BG: What inspired or motivated you to design and market a tabletop baseball game -- especially given
that APBA, Strat-O-Matic, All-Star Baseball and others were already pretty popular and successful?
JB: I created SP baseball (even though outselling APBA, SOM, and Cadaco was impossible) because
I wanted to do it. In fact I had been inventing games for a very long time. When I was 12, I had my own
three-dice baseball game (no players but I made up ones) and then devised a racing game using clay cars on a
big cardboard track with two dice. I had several two-dice games for every sport by age 15. Midwest Research
Baseball became Statis-Pro baseball and was on a downhill production course until Tom Shaw (Avalon Hill)
talked to me about them taking over the product and paying me a royalty. It was the only way to go.
Few know that AH actually wanted APBA but Seitz would not sell, so I was second fiddle. Lucky for me
as the SI connection really made things happen.
BG: What was your background in game design at the time you devised All-Time Greats /
Major League Baseball Game?
JB: During my lifetime I have invented more games that I can remember, always in sports. Most were
for my own entertainment because I was a single child living in neighborhoods where I was always the oldest.
BG: Why a spinner (at the start) and (later) the Fast-Action Cards, and a "split-card" system, instead of dice,
or a grid, or any of the other formats and combinations of game mechanics seen in other baseball games?
What sparked the transition from the spinner to the FACs, and how involved an undertaking was that revision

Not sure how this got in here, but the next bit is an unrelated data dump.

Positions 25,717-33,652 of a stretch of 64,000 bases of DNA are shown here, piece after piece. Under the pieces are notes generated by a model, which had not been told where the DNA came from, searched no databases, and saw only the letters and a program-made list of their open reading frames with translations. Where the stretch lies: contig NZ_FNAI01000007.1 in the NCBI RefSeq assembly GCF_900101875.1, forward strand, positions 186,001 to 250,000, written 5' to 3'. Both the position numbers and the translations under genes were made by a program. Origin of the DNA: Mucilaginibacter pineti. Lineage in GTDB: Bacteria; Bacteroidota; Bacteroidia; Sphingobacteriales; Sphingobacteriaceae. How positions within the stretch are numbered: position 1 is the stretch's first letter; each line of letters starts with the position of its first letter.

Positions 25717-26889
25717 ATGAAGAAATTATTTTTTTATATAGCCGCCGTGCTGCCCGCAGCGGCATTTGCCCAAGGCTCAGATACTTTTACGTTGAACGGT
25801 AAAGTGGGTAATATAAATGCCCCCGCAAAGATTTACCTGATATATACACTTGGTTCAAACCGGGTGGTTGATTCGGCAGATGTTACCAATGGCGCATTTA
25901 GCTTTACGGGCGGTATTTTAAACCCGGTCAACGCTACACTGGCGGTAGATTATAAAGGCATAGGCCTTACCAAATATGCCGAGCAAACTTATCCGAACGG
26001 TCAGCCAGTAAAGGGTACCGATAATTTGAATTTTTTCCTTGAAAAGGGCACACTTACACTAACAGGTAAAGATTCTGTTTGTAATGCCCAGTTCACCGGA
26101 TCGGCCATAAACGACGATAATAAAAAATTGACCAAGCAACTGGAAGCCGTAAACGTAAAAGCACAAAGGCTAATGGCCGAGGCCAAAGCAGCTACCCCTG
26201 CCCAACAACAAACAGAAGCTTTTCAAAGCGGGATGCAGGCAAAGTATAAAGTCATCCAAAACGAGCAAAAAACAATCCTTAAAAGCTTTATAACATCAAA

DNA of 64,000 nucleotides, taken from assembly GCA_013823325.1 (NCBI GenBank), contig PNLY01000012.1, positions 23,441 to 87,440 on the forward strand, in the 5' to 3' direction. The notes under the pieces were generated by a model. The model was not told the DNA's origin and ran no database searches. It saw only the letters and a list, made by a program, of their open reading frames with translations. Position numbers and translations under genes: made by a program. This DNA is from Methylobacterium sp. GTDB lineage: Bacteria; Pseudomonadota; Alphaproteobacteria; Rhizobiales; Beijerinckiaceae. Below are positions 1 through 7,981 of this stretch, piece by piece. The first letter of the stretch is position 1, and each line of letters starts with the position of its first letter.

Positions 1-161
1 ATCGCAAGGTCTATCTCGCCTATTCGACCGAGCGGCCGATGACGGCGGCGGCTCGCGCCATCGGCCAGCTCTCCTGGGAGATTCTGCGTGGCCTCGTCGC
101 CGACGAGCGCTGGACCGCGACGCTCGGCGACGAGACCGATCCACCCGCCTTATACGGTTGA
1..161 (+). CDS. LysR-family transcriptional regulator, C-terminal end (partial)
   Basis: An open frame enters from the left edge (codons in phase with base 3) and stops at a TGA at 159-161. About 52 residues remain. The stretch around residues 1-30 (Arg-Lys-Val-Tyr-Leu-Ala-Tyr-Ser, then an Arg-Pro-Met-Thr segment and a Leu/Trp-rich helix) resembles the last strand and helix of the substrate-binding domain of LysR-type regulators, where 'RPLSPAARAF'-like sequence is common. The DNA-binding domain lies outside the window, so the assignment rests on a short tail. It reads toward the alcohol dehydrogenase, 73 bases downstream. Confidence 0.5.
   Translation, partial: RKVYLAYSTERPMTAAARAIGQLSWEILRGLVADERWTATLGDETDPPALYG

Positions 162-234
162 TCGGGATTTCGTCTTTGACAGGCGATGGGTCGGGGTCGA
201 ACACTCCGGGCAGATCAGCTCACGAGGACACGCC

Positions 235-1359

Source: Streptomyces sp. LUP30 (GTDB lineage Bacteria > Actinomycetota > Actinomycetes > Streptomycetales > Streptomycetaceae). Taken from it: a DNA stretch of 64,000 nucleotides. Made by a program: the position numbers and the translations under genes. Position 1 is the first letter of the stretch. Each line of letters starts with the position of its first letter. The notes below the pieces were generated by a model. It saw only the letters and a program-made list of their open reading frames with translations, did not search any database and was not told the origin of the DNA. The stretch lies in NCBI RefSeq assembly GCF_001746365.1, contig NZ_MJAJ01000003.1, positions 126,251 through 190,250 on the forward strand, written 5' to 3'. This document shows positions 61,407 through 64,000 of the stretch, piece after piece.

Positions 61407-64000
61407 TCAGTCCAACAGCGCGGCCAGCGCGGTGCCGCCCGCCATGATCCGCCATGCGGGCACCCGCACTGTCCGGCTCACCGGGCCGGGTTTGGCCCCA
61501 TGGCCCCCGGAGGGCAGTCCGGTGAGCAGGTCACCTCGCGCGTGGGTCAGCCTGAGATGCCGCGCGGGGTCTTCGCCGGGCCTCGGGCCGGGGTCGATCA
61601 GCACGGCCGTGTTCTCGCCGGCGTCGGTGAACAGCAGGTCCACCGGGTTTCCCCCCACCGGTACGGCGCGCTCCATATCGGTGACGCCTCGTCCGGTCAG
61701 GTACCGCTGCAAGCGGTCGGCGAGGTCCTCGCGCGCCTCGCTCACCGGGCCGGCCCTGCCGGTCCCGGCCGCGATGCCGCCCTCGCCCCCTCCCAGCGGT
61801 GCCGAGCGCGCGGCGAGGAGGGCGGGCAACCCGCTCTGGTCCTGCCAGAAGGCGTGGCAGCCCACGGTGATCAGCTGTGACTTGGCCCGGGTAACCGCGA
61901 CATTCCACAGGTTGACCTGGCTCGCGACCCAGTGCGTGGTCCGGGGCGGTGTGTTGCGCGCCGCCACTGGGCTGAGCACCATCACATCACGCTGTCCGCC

of the game mechanic? Walk us through some of the early "conceptual stages" if you can.
JB: I have no idea why I first used a spinner but it simply did not work. I began to experiment with cards
instead of dice as the deck made all chances equal - something that dice really never do. The cards were first
produced for the basketball game as it moved way too slowly. Naturally, when they worked so well I changed
baseball to cards, too. Having worked with games and numbers for so many years it was not a difficult conversion
and everything fell quickly into place. It changed the nature of Statis-Pro.
BG: What were your priorities in designing the game? Which elements were most important, and
how did you weigh the crucial issue of complexity vs playability (simplicity vs realism)?
JB: My guidelines for any game are simple. First, it has to be fun, and second, not too complicated.
Every other factor is third -- including pin point accuracy. APBA and SOM (basic) certainly fit
BG: What was the most difficult element to get right -- that is, what gave you the biggest problem in
making the game both realistic and playable?
JB: There were never any headaches or serious problems in either the baseball or basketball game.
The football game was simple at the start but complicated by AH designers who wanted more variations.
I myself did not understand the final version. Hockey was a disaster as was Classic Baseball, a very
easy to play game that was so-so in accuracy but never caught on. I created the game from start to finish
in less than week.
BG: What was the process of creating the game like -- were you close with the first try, or was it
a lengthy process that saw it change radically along the way and over a long period of time? How much
"game testing" was involved, and how different were the versions of All-Time Greats and Major League
Baseball Game that hit the market in the early '70s from the earliest (design-stage) versions?
JB: There were changes to all the games over a period of time, more to the baseball Fast Action Deck
than the player cards. Basketball went mostly untouched. Pre-testing was never much of a requirement
as my experience told me if something was right or wrong.
BG: Please tell us a little about the Midwest Research operation -- design, production, advertising,